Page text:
This is number 15 on the list. I end here because this is most important and makes you who you are. Your relationship with God is unique and deep. Your spirituality is shown through your sixth sense. You understand things and animals and people better than most. You just know things. You can sense someone’s story. This is why you give great advice to your friends and even your middle-aged mom. Sometimes it is not fair that people constantly look to you for your counsel; however, it is the greatest compliment to you. In fact, when you say you are not the best at any one thing, that is not accurate. This is what you do best. Being present. Being faithful. Going beyond the surface and discovering the layers of life that others will never notice. This is your gift from God. Your parents wish they could claim credit for it, but they simply cannot. It is beyond DNA.

And so this is my birthday card to you, ESP. I could not end this tribute without acknowledging the challenges you and I are facing during this chapter of life. You are a teenager. I am not. I used to be, a while back. And those times and that experience was much different than what you are living right now. I was a lot like you when I was 15. Now that I am 40 something, I am a much different version of myself. For these reasons, we are very different yet the same in our fiber. This is why we clash. This is why we often disagree. This is why we raise our voices to one another at times. You are opinionated, strong, and soulful. You are passionate. These are the things I see in you that I see in myself. And so, we will keep clashing for now. And that is perfectly okay. This is what is intended for you and me, once in a while, right now. This is our type of love. It is true and honest and raw at times. But I would never want you to change nor would I want to change for you. Even when we are disagreeing, I love being with you. I always love being your mom.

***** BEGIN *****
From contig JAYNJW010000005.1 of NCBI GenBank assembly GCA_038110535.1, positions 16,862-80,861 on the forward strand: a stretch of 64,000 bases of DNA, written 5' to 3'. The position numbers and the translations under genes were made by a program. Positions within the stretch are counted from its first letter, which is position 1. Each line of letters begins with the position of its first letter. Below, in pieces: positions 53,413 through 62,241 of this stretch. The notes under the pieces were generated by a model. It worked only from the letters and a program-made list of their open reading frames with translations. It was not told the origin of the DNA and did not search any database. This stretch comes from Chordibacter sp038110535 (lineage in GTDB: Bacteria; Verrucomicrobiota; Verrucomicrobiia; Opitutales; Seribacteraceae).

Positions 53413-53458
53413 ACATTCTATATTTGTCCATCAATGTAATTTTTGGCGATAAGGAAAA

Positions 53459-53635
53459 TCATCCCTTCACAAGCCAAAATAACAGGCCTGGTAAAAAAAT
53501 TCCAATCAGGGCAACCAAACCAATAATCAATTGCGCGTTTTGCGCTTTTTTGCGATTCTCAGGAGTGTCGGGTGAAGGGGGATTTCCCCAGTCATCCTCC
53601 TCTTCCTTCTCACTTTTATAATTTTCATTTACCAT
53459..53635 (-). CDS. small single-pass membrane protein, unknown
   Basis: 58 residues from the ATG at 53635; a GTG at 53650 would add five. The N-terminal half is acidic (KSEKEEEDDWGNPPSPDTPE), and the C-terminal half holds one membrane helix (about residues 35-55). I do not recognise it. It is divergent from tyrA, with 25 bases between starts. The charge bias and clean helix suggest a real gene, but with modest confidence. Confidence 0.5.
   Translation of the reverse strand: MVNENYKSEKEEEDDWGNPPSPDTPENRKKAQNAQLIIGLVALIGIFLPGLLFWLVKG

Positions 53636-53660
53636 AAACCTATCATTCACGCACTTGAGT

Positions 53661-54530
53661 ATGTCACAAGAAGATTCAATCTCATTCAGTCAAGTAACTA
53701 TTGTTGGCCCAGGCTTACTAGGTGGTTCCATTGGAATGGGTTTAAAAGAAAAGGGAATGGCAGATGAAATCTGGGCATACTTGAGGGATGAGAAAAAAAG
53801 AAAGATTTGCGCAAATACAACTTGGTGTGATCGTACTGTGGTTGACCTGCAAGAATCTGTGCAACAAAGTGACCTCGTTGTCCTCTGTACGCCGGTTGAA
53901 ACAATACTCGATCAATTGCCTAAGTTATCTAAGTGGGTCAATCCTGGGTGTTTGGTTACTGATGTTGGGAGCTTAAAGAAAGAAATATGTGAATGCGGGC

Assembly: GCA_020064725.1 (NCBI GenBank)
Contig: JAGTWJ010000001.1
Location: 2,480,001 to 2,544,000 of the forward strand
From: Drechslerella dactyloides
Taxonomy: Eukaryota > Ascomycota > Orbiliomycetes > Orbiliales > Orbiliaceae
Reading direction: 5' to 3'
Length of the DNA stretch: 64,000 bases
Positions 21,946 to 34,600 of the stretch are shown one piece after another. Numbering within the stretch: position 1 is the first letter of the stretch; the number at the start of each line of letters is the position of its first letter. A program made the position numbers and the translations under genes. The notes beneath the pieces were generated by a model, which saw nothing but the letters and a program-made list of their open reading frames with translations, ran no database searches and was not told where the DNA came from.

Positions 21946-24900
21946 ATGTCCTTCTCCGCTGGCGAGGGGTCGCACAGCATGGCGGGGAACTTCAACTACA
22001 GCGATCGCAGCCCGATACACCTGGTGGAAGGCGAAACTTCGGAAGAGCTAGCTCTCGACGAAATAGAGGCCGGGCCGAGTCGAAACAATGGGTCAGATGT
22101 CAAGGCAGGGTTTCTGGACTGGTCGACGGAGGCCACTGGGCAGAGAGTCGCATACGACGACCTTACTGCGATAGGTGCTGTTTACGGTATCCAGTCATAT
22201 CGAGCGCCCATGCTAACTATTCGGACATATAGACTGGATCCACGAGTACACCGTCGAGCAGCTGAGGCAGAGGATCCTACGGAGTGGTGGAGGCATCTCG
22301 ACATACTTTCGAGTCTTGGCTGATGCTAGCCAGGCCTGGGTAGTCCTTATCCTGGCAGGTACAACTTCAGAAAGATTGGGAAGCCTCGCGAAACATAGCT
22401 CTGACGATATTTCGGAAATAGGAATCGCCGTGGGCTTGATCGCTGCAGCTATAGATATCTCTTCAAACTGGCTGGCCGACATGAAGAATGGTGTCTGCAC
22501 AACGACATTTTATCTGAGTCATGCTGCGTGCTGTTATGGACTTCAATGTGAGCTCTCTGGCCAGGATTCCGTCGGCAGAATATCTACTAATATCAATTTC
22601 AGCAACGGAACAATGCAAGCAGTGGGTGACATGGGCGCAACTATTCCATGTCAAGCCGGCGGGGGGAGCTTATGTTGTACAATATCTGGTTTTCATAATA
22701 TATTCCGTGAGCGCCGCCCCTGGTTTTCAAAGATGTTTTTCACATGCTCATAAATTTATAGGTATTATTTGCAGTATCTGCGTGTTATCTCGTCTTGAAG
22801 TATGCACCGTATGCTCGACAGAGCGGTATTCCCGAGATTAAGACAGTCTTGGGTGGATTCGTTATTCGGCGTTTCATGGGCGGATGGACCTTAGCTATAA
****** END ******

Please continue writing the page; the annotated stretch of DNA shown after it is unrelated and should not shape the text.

If this is 15, I will prepare myself for 16. But please let it be slow in coming. Time is greedy and selfish. Time never understands. We will not let Time rob us though. Right, Elle Belle? We will make the most of what we have left of these teen years and high school and all the wonders (and even the struggles) that come with it.

Happy #15 with All My Love,
(also known as “Mommy”)

The Curse of the Blue Bins

blue parachute

“It’s time to make the doughnuts…”

If you’re a child of the ‘70s, you should remember this commercial. Please Google it so you can either experience it again or watch it for the first time. The premise is there’s a guy who has to drag himself out of bed, in the wee small hours of the dark morning, to go make those delicious Dunkin’ Donuts. He is miserable at that hour of the day and moving quite slowly through the motions to make the donuts (or is it doughnuts – I’m never sure!)

I feel like the donut/doughnut guy right now. Except I am lamenting “It’s time to unpack the Blue Bins.” This task has become my biggest life challenge at the moment. Allow me to explain…

Back when I moved in early June, I hired a highly recommended local moving company to assist with the monstrous task. We were moving only 3 miles due north, the equivalent of a 10 minute drive, to our new smaller, older, far more charming “Old Town” home. The company (which I will not name here to protect the innocent) offered packing services, as well. I desperately wanted to hire them to bubble wrap every single plate I owned, but I simply couldn’t justify the expense or the lazy factor associated with me not packing up my own belongings.

So I didn’t hire them for packing. I hired my friends instead. But I didn’t pay them anything. So technically, I didn’t hire them. Actually, I guilted them into packing for me. I quite simply did not give them a choice in the matter. I became desperate to pack the things. They showed up. They packed the things. And they packed a lot of the things into the now infamous Blue Bins.

The rental of the plastic storage bins was yet another convenient service offered by my movers. (As my 10-year old has noted, it’s not entirely accurate to call them blue. They are clear with blue lids.) When it was evident I would not have enough cardboard boxes for my belongings, I decided it would be economical and environmentally-friendly of me to rent 50 of these handy bins. I recall it cost me around $200, or $4 per bin – about half the cost of purchasing the same. Smart, right?